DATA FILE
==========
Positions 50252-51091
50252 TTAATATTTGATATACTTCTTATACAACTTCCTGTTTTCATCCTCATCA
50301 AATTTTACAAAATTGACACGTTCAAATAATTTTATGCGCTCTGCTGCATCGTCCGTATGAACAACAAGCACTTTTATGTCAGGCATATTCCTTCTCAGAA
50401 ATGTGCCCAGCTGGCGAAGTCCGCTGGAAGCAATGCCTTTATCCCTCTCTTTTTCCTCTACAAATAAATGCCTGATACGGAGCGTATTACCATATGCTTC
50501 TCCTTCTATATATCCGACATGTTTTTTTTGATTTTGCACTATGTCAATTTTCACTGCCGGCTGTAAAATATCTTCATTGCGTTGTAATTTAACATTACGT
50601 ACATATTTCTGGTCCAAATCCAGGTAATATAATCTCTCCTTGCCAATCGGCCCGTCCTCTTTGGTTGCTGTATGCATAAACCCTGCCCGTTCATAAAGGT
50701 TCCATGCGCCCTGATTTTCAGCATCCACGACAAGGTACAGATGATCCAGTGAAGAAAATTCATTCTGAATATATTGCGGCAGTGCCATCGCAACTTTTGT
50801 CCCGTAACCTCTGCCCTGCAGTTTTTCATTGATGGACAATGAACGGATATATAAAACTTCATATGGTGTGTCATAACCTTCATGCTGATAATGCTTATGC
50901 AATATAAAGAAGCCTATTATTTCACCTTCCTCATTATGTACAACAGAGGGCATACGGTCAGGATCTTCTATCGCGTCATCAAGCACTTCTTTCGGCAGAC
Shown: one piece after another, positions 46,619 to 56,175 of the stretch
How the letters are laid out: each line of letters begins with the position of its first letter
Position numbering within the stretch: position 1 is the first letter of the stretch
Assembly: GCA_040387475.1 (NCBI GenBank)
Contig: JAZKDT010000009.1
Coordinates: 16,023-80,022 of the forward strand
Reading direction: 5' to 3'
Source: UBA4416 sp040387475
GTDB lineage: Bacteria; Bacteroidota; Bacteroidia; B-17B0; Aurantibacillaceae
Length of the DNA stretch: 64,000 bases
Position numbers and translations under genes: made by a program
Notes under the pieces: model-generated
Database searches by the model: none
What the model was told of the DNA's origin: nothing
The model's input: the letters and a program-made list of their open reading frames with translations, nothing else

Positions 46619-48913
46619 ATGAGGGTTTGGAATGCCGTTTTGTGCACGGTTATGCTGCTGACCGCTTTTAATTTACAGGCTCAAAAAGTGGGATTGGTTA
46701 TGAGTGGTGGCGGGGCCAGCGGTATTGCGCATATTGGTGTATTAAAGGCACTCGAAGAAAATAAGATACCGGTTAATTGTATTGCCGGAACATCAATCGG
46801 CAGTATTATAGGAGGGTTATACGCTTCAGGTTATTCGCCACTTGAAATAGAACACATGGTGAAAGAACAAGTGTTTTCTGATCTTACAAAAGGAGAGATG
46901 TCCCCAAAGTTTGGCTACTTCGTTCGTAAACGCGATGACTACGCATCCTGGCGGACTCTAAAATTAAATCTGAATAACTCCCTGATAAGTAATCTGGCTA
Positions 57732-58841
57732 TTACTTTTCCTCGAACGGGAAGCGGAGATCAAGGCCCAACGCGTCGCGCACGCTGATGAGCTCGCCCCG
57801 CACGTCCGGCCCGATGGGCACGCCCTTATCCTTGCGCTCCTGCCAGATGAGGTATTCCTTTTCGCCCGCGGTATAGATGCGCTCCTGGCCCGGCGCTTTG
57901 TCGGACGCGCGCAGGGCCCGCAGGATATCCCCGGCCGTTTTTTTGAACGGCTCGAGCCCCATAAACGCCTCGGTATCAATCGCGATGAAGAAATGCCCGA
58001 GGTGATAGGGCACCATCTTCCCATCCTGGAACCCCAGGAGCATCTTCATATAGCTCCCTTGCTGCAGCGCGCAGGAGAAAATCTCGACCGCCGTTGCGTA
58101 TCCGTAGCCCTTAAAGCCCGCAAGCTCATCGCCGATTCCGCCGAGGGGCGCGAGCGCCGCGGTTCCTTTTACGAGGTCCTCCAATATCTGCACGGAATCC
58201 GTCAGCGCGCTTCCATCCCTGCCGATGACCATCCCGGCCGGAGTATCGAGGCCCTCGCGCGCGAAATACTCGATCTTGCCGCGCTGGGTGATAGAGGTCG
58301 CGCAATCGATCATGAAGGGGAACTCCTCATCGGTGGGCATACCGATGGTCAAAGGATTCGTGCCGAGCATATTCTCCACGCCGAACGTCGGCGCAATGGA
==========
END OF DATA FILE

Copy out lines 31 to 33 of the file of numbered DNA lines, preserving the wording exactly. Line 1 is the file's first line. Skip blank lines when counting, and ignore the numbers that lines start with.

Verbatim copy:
57732 TTACTTTTCCTCGAACGGGAAGCGGAGATCAAGGCCCAACGCGTCGCGCACGCTGATGAGCTCGCCCCG
57801 CACGTCCGGCCCGATGGGCACGCCCTTATCCTTGCGCTCCTGCCAGATGAGGTATTCCTTTTCGCCCGCGGTATAGATGCGCTCCTGGCCCGGCGCTTTG
57901 TCGGACGCGCGCAGGGCCCGCAGGATATCCCCGGCCGTTTTTTTGAACGGCTCGAGCCCCATAAACGCCTCGGTATCAATCGCGATGAAGAAATGCCCGA